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Home Market Effects and the Single-Sector Melitz Model

Author

Listed:
  • Gabriel Felbermayr
  • Benjamin Jung
  • Gabriel J. Felbermayr

Abstract

Increasing-returns-to-scale imperfect competition trade models predict a more than proportionate relationship between the larger country’s share in world endowments and its share in producing firms: the so called home market effect (HME). While this result plays a key role in empirical testing, its theoretical foundation typically posits a linear, friction-free and perfectly competitive outside sector. Replacing this assumption with firm heterogeneity and Melitz (2003) type selection-into-exporting, we demonstrate the existence of a weak and a strong HME. The HMEs are generally non-linear; they are magnified by lower trade costs or more pronounced productivity dispersion. The weak version of the HME continues to hold for general sampling distributions and if the conventional sorting condition fails. In terms of demand shares, a HME holds if demand shocks are due to endowment shocks but reverses in the case of productivity shocks. Finally and in contrast to the model with an outside sector, trade liberalization leads to convergence of real per capita income.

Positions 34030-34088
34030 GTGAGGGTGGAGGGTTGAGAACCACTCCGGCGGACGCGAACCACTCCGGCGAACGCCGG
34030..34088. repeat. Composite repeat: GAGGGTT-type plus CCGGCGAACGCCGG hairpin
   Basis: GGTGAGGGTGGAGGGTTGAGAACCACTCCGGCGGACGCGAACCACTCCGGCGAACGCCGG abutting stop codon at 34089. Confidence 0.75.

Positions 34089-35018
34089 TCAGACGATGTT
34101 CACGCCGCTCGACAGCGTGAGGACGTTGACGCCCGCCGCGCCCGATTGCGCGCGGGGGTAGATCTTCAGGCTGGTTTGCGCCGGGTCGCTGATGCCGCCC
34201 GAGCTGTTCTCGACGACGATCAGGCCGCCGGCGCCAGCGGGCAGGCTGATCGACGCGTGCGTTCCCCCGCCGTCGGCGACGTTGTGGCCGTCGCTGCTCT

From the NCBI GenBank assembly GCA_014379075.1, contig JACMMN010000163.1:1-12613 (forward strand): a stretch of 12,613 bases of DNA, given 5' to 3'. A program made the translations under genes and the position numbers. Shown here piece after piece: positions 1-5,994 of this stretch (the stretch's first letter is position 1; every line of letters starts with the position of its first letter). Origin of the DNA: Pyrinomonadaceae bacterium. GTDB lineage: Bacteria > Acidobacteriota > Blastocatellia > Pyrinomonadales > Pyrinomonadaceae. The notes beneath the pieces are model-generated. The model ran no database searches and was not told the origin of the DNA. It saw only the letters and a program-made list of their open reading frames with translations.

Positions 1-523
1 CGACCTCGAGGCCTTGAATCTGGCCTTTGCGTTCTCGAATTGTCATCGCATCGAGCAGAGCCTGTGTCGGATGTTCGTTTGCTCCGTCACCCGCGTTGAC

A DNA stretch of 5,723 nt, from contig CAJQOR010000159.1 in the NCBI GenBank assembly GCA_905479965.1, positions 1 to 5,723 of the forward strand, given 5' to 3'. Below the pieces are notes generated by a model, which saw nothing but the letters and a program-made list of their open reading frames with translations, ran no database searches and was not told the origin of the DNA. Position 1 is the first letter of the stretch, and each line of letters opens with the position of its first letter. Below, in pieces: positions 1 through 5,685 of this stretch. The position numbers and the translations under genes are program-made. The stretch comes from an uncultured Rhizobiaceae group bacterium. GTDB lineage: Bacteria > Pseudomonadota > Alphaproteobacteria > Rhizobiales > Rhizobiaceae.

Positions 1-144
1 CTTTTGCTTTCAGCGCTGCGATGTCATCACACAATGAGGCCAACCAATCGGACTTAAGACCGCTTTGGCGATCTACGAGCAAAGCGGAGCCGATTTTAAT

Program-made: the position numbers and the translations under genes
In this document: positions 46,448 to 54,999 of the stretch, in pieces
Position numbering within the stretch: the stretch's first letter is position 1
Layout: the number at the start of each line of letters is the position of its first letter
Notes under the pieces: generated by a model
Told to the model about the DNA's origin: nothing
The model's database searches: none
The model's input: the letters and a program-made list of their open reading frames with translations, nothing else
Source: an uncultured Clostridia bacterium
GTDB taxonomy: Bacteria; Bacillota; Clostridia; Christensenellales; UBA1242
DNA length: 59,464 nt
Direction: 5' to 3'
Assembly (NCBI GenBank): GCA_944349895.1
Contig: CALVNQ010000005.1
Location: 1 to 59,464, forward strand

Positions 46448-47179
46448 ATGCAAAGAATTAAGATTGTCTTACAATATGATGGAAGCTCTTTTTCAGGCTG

Suggested Citation

  • Gabriel Felbermayr & Benjamin Jung & Gabriel J. Felbermayr, 2011. "Home Market Effects and the Single-Sector Melitz Model," CESifo Working Paper Series 3695, CESifo.
  • Handle: RePEc:ces:ceswps:_3695
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    References listed on IDEAS

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    Cited by:

    1. Iader Giraldo & Fernando Jaramillo, 2018. "Productivity, Demand, and the Home Market Effect," Open Economies Review, Springer, vol. 29(3), pages 517-545, July.
    2. Felbermayr, Gabriel & Jung, Benjamin & Larch, Mario, 2012. "Tariffs and welfare in new trade theory models," University of Tübingen Working Papers in Business and Economics 41, University of Tuebingen, Faculty of Economics and Social Sciences, School of Business and Economics.

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    More about this item

    Keywords

    home market effect; monopolistic competition; heterogeneous firms; economic geography;
    All these keywords.

    JEL classification:

    • F12 - International Economics - - Trade - - - Models of Trade with Imperfect Competition and Scale Economies; Fragmentation
    • R12 - Urban, Rural, Regional, Real Estate, and Transportation Economics - - General Regional Economics - - - Size and Spatial Distributions of Regional Economic Activity; Interregional Trade (economic geography)

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